# Solvers

Defining a solver involves creating or using four pieces of code:

- A subtype of
`Solver`

that holds the parameters and configuration options for the solver. - A subtype of
`Policy`

that holds all of the data needed to choose actions online. - A method of
`solve`

that takes the`Solver`

and a (PO)MDP as arguments, performs all of the*offline*computations for solving the problem, and returns the policy. - A method of
`action`

that takes in the policy and a state or belief and returns an action.

In many cases, items 2 and 4 can be satisfied with an off-the-shelf `Policy`

from the POMDPTools package. also contains many tools that are useful for defining solvers in a robust, concise, and readable manner.

## Online and Offline Solvers

Generally, solvers can be grouped into two categories: *Offline* solvers that do most of their computational work *before* interacting with the environment, and *online* solvers that do their work online as each new state or observation is encountered. Although offline and online solvers both use the exact same `Solver`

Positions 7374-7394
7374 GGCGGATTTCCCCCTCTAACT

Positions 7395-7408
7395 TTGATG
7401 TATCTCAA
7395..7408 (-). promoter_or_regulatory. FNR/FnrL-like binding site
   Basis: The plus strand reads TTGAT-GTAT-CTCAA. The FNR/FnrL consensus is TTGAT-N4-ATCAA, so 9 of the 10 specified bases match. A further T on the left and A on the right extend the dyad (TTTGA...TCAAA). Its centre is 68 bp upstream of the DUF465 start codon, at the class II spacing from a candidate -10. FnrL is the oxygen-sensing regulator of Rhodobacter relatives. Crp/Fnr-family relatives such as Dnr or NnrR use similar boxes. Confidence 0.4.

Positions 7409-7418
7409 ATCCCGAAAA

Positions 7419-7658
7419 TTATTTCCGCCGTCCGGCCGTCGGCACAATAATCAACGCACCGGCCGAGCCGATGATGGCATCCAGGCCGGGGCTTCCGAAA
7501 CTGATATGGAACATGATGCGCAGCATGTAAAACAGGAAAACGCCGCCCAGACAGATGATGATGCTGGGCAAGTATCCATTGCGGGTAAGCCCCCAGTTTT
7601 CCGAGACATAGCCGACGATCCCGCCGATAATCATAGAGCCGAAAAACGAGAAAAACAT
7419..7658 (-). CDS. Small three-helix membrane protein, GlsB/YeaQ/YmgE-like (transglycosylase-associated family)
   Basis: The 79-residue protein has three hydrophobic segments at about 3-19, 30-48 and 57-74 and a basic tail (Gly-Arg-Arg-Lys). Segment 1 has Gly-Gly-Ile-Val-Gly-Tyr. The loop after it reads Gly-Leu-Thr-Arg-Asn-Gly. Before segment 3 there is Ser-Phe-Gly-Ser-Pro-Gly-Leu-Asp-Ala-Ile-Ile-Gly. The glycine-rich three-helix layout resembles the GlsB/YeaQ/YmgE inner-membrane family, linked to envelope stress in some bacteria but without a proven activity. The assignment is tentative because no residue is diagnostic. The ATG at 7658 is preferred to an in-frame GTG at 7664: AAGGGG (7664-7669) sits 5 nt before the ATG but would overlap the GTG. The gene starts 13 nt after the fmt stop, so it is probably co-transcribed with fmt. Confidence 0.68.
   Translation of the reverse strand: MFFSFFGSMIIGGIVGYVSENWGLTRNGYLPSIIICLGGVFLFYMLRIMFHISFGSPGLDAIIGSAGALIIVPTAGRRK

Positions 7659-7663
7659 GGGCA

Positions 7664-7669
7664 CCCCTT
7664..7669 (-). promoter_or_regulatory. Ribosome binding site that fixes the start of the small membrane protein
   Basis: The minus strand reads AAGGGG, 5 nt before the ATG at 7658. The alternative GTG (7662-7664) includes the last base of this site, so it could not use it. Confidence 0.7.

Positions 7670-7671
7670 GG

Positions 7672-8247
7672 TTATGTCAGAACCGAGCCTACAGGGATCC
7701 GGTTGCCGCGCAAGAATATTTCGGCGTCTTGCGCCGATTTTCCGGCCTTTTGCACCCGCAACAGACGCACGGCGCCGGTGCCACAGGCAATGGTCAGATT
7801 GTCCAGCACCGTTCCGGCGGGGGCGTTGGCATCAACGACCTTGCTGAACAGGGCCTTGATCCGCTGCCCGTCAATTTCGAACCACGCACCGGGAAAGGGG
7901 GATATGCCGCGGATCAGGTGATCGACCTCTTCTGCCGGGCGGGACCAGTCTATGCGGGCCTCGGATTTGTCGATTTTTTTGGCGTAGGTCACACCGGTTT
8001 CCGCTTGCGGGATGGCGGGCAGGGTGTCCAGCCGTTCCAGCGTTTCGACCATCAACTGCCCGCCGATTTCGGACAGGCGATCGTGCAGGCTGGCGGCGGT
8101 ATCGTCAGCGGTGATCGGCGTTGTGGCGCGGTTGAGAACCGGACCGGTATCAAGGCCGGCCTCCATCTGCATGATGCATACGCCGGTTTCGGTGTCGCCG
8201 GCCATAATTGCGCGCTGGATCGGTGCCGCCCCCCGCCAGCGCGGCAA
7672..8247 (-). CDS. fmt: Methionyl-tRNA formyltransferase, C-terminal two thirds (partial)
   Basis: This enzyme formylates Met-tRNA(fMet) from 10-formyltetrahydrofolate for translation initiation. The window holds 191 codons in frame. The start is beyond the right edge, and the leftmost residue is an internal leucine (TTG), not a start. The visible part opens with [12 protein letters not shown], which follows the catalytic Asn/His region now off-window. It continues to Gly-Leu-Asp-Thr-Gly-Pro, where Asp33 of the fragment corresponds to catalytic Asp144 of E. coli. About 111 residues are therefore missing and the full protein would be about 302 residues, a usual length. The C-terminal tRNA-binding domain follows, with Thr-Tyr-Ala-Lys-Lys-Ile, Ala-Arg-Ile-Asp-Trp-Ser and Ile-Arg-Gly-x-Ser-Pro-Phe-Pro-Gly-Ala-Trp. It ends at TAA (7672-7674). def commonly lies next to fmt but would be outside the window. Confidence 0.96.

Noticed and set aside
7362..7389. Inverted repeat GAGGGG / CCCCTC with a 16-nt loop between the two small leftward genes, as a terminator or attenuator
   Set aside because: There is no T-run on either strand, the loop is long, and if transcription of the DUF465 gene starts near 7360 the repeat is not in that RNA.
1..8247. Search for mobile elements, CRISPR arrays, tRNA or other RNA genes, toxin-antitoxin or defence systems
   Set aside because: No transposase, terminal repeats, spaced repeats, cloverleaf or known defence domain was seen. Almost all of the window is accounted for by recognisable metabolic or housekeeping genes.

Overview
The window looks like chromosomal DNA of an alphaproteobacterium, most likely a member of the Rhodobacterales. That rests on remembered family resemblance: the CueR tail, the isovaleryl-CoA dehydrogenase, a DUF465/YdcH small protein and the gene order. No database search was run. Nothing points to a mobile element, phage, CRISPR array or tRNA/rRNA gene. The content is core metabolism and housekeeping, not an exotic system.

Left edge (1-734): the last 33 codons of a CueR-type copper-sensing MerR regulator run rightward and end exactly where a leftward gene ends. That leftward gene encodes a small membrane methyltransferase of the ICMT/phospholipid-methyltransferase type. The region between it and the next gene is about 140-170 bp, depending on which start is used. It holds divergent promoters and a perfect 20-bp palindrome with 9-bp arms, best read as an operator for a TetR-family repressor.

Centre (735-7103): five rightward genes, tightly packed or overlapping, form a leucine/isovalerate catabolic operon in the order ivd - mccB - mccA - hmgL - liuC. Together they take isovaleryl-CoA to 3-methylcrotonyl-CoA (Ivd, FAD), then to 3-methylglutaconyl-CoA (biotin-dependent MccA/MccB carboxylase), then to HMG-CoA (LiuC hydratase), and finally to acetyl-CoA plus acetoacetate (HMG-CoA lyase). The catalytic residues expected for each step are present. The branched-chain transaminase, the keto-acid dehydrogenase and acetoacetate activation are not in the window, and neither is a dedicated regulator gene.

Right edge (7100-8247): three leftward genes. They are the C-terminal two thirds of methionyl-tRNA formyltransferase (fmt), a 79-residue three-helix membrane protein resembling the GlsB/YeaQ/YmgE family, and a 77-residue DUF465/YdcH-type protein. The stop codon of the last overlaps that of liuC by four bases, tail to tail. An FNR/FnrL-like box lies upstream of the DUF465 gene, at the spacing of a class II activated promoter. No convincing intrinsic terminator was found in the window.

, `solve`

, `Policy`

, `action`

structure, the work of defining online and offline solvers is focused on different portions.

For an offline solver, most of the implementation effort will be spent on the [`solve`

] function, and an off-the-shelf policy from POMDPTools will typically be used.

For an online solver, the `solve`

function typically does little or no work, but merely creates a `Policy`

object that will carry out computation online. It is typical in POMDPs.jl to use the term "Planner" to name a `Policy`

object for an online solver that carries out a large amount of computation ("planning") at interaction time. In this case most of the effort will be focused on implementing the `action`

method for the "Planner" `Policy`

type.

## Examples

Solver implementation is most clearly explained through examples. The following sections contain examples of both online and offline solver definitions: